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Fire on the Backdraft attraction at Universal Studios

Fire Watch With Me

Lauren tweeted a question at me:

What Is Fire Watch?

Fire watch is the most exciting part of a PA’s day!

When a set is not being used (whether because the crew is on lunch, or it’s a cover set),1 it needs to be secured. If it’s a hot set,2 you don’t want anyone on the crew messing with it. Worse, you don’t want someone who’s not supposed to be there stealing stuff.

Now, if it’s a standing set on a soundstage, securing the set just means locking the doors. But if you’re on location, this might be more involved. A big production can afford security guards, but an indie film probably can’t. That’s where you come in.

But Wait, There’s More!

There’s more to fire watch than just security. It’s your job to make sure everything remains how it should be. If it suddenly starts raining, you need to cover what isn’t already covered. If it’s windy, you need to make sure nothing gets blown away.

If you haven't seen this since you were a kid, I promise, it totally holds up.
I have worked on many a blustery day in the 30 Mile Zone.

Most of this will have been taken care of by the crew. The camera department knows to cover their gear; the grips know to secure their flags.

But shit happens, and your job is to mitgate the happening of that shit.

And don’t forget the name of the job is literally “fire watch.” You should know where a fire extinguisher is.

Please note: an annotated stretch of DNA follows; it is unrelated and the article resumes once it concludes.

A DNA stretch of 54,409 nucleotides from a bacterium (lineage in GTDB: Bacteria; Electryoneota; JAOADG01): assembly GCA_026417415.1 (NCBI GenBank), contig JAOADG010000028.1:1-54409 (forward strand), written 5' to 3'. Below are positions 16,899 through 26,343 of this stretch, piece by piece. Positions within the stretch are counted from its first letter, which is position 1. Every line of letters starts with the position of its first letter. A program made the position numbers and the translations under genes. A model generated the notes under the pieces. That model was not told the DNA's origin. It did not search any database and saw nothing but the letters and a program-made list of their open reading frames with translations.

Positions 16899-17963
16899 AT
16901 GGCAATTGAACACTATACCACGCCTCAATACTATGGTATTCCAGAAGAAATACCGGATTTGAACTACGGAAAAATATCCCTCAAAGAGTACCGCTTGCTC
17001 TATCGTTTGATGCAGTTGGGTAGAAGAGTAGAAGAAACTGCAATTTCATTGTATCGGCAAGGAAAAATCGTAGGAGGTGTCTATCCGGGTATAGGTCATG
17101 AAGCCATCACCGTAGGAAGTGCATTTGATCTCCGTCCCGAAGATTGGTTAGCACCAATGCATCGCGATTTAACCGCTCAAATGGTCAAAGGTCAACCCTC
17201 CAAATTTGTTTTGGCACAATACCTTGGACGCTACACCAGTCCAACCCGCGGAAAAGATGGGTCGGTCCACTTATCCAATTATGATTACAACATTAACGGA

What Else Can You Do?

99 times out of a 100, you’ll just be sitting on an apple box with a rumbly tummy while the rest of the crew eats. So what do you do?

First, don’t play on your phone. That’s an easy way to get a reputation as a layabout. Pretty soon, the only job the AD will trust you with is fire watch.

You can probably get away with listening to a podcast or audiobook, if you really need some stimulation. Or read the script; besides helping you understand what’s going on, you’ll appear to be more engaged with the production.

Just keep one ear open for your walkie. If someone radios you, you better reply right away. And if they ask for something (which is Lauren’s original question), make sure they know you’re still on duty. “This is TAPA. I’m still on fire watch; do you want me to grab [the whatever] instead?”

They may have simply forgotten that’s where they assigned you. Or, it’s possible the rest of the PA’s are tied up, and they really would rather you help movie video village out of the shot than sit and stare at the production trucks.

The point is, it’s not your decision to make. The AD has a much better overvew of the production. So if he asks you to do something, that becomes your new priority.

Footnotes    (↩ returns to text)

  1. A “cover set” is set that is used in case rain or other poor filming conditions arise on the scheduling location.
  2. Meaning it’s been prepared for filming by set dec.
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2 Responses

  1. Hi, kind of unrelated but I recently got an office PA internship and am trying to figure out if i want to go into sets or production offices — is there any way to make the leap from offices to sets?

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